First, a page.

Editor’s note: The powers that be at WND.com have told Michael Ackley he may submit the occasional column. As Golden State madness has accelerated in this election season, Mr. Ackley has succumbed to the urge to get back in the game. Hence, the items below. Remember that his columns may include satire and parody based on current events, and thus mix fact with fiction. He assumes informed readers will be able to tell the difference.
The more things change, the more they stay the same …
The website Campus Reform’s report on the negative reaction of New York college students to President Trump’s then-unannounced Supreme Court nominee brought to mind a scene I witnessed on Berkeley’s Telegraph Avenue.
It was about two blocks from the entrance to the University of California, and a bearded man had just collected a signature on a petition of some sort.
He had started walking up the street when a young woman ran after him, yelling for him to stop.
“Wait!” she hollered. “I want to sign it, too. … What is it?”
And so it is with the New York students who were ready to sign on to anti-nominee sentiment, without knowing who it was they opposed. They might as well have yelled, “I’m against him. Who is it?”
When was the Berkeley street scene? It was in 1960.
Behavior merits comment
As chronicled in WND, the vice mayor of Dixon, California, Ted Hickman, is under fire for writing there should be a “Straight Pride” event, like the many “Gay Pride” parades.
Poor Mr. Hickman. He referred to some paraders as “faries” (sic). Those of delicate sensibility are outraged, not at Hickman’s orthographic solecism, but for lampooning “gay” behavior.
But shouldn’t behavior – as distinct from existence – be subject to comment?
We cite as an example the sad death of a UCLA professor who passed away in a ritual involving his being swathed in plastic wrap. Certain hardware also was involved.
The Los Angeles County coroner described his demise as “sudden death during recreational mummification bondage” in the “dungeon” of a television executive.
You are permitted to wonder what the deceased was teaching as a professor of LGBT Studies. May not one reasonably apply the term “pervert”?
Behavior is the key, and if gentlemen in leather athletic supporters prance up a public street, flaunting their promiscuity, Mr. Hickman may be forgiven for characterizing their “love” with an anachronistic epithet.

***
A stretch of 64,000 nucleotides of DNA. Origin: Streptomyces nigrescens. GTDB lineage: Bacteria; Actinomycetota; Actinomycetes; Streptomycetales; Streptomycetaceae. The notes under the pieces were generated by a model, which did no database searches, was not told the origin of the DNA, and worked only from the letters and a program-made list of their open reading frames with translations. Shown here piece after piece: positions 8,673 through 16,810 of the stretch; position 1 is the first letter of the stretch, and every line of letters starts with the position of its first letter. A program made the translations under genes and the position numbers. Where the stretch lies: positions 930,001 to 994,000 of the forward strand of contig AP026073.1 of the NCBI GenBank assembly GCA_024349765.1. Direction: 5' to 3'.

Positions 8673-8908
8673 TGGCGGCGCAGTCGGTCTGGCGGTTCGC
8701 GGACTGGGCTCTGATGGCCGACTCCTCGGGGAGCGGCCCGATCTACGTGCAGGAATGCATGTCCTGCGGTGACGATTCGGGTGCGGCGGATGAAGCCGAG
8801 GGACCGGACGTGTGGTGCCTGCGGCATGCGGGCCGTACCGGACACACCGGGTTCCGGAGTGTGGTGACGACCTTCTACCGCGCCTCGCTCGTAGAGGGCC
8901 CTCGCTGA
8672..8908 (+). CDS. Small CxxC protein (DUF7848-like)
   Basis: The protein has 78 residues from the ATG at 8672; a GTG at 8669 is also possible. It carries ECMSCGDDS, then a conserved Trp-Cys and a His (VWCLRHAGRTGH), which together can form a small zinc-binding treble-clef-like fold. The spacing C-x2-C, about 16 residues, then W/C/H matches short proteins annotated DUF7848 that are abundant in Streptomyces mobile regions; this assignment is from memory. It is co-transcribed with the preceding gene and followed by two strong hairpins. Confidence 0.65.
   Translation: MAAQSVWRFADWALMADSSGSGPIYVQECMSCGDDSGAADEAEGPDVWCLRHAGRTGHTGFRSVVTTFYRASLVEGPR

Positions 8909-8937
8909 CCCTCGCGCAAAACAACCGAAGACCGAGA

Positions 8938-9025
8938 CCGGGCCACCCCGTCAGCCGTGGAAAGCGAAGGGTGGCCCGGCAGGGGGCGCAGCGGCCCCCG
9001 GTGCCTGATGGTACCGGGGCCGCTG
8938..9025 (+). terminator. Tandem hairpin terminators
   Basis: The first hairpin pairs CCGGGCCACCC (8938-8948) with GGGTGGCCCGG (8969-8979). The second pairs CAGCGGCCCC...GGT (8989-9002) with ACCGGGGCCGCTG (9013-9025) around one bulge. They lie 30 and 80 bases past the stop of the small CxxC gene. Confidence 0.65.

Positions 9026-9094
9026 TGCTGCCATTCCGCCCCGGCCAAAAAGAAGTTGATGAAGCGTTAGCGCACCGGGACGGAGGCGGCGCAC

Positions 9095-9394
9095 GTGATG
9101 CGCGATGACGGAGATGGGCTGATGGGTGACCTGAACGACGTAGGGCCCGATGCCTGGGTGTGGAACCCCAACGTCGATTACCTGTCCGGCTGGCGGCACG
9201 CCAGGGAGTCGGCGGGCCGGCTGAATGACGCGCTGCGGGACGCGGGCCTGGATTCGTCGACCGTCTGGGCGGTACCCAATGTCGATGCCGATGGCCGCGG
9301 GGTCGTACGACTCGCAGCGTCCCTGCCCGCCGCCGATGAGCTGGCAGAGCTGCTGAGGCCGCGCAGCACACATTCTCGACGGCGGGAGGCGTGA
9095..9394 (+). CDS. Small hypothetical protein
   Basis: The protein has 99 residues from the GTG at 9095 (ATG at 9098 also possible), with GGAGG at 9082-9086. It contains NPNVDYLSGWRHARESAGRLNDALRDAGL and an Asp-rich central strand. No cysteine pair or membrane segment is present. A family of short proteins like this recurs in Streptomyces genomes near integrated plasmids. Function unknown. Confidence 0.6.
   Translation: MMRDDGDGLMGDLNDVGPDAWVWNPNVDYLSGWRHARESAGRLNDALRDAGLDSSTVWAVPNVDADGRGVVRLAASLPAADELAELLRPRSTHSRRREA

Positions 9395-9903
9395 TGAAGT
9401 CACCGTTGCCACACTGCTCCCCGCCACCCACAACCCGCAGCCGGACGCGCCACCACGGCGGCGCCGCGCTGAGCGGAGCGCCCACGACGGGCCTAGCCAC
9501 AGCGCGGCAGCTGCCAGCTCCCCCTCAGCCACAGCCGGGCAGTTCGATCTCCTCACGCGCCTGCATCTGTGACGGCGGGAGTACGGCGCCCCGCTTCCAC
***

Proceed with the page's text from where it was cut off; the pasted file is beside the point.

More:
It’s working; it must be stopped …
Anti-gang injunctions in San Francisco have correlated with a decline in homicides, so citizens of the town have petitioned to have them stopped. The orders are “embarrassing” the city, you see.
The court actions really are anti-association orders, designed to keep gangsters away from their gangs and, more importantly, to keep them away from rival gangsters.
Opponents say the injunctions have led to “police harassment” of “people of color.”
Well, there you have it. Those lousy cops!
The New York Times, learning reporter Ali Watkins had a lengthy relationship with a “high-ranking aide” for the Senate Intelligence Committee – which was on her beat – has transferred her from Washington, D.C., to New York City.
There she has been assigned a “mentor,” apparently to instruct her on the finer points of conflict of interest. She is way better off than her friend with the Intelligence Committee. He has been charged with lying to the FBI.
Ms. Watkins’ boss, Times Executive Editor Dean Baquet, wrote, “We hold our journalists and their work to the highest standards. We are giving Ali an opportunity to show that she can live up to them. I believe she can. I also believe that The Times must be a humane place that can allow for second chances when there are mitigating circumstances.”
The 26-year-old Ms. Watkins must be an incredible journalistic talent. We recall when reporters engaged in conflicts like hers were simply fired.
“Highest standards,” Mr. Baquet? And please define “mitigating circumstances.”
Sharks have feelings, too
A dead great white shark – a nearly 9-footer – washed up on a beach in Santa Cruz County, and a marine biologist had a colleague lie on the sand next to it to provide scale for a photograph.
The San Francisco Chronicle reports the scientist subsequently was attacked on social media for being insensitive. Well, I should say. Imagine how other sharks felt, seeing that photo.